Sea Temple Golf Course
One course, two perspectives...
Peter Thomson is an unabashed fan of links golf, and he and his partners have always been passionate advocates for the charms of the ground game. A throwaway criticism of their work is that they spent much of the 1980s and ’90s building monuments to the great links of Britain, but often on sites unsuitable for that style of design.
Exhibit A in the argument against TWP (now TP thanks to the departure of Michael Wolveridge) is the Sea Temple course in Port Douglas. Built within the North Queensland tropics, this crumpled, bumpy links-looking layout takes a nice picture but is one of the most unsatisfying resort golf experiences in the state for those who actually enjoy traditional links golf.
A North Queensland cane farm is about as removed from the fertile links ground of Scotland as one could possibly imagine, yet lead designer Wolveridge decided to inject all sorts of random humps and undulations into his fairways and greens here, presumably in the hope it would encourage golfers to discover their inner-Scot and continually bump their ball along the ground. The problem in this case is that the tropical conditions prevent the course superintendent from preparing the sort of tight, bouncy turf needed to encourage a running approach. Invariably golfers bypass all the undulation and instead play simple aerial shots into the soft, spongy greens.
This is a nice property and the routing is reasonably solid, but the physical design doesn’t work at all because holes that look firm and interesting are actually soft and repetitive. Plus unlike Scotland, all you need around the greens here is a lob wedge.
While there is nothing like a true links experience, sadly Sea Temple is nothing like a true links experience.
– Darius Oliver
If imitation really is the sincerest form of flattery then TWP deserves credit not admonishment for attempting to bring links golf to the most un-linksy land imaginable.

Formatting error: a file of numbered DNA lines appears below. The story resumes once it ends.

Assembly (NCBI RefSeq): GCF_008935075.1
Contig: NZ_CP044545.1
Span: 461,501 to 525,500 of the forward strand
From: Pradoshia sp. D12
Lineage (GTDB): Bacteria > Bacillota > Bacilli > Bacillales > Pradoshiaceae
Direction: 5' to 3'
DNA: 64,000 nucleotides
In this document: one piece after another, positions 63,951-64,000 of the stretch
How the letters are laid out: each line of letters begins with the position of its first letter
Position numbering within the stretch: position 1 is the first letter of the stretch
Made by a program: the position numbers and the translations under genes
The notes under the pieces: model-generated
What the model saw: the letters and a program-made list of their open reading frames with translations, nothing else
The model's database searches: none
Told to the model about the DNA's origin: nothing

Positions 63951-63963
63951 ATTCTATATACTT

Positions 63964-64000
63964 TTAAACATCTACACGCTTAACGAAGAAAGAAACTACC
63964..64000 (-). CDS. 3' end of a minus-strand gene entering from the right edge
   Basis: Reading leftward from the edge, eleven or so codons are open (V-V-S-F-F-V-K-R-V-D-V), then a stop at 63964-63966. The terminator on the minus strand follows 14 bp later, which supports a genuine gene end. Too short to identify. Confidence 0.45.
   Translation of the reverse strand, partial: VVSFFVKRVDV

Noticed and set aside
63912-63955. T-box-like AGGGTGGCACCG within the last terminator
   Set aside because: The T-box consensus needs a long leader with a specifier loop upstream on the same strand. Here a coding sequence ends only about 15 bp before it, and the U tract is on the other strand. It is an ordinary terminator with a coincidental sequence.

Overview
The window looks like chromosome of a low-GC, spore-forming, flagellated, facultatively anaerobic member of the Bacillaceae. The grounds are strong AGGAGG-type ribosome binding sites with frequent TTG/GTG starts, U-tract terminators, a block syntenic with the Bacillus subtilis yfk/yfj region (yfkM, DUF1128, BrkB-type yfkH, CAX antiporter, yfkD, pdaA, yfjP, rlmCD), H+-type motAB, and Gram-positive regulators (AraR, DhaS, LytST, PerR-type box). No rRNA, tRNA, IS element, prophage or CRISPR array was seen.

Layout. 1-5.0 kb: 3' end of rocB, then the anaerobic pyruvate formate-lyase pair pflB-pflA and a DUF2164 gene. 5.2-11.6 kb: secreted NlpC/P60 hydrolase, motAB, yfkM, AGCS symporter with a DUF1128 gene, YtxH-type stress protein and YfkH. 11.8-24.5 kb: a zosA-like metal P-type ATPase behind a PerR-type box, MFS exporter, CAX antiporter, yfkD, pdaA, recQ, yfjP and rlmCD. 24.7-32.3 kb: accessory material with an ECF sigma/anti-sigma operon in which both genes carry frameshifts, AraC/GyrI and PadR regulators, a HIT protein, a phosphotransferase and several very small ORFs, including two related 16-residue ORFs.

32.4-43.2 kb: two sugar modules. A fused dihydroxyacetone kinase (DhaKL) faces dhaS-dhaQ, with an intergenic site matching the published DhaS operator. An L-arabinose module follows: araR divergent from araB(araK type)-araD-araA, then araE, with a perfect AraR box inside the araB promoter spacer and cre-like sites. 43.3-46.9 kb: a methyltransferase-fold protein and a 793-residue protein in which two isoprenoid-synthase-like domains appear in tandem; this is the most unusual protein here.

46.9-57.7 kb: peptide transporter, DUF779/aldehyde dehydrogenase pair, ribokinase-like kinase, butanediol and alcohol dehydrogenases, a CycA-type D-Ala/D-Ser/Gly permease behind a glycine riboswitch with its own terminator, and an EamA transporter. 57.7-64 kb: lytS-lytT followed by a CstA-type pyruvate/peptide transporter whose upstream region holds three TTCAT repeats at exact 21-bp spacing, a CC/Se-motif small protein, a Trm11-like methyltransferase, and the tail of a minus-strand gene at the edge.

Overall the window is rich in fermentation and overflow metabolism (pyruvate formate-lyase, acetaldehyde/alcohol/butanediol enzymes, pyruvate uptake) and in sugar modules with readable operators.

Sultry Port Douglas was never going to be able to accommodate true links golf as we have come to know and love it. The climate is far too prohibitive and the surfaces simply can’t be managed in the same fashion. Yet mimicking the links theme in such a foreign environment adds to the appeal for everyday players.
The holidaying golfer staying in a nearby resort won’t care a hoot that the course isn’t straight from Scotland or Ireland (where I bet they never get to play in 30-plus-degree weather with roaming drinks carts). No, instead they’re going to relish touring a layout that’s links-like in nature and didn’t require them to cross the equator to play it.
Sea Temple actually toned down its links characteristics a few years after it opened in 2000. In my opinion the softening of the course’s long par-3 sixth hole – where a woolly, manmade burn used to meander in front of the green and wrap around its edge – was a mistake. The burn should have stayed. OK, so the hole measures 192 metres from the tips and few golfers could navigate a straightforward path over or around it, but to me the burn was essential to the course’s image of replicating links land. If you’re going to imitate links golf then go ahead and do it in full.
Queensland is littered with resort-style golf courses. Breaking the ‘rules’ to bring a links layout to the tropics, even if it’s not strictly a links, is a refreshing difference.
– Steve Keipert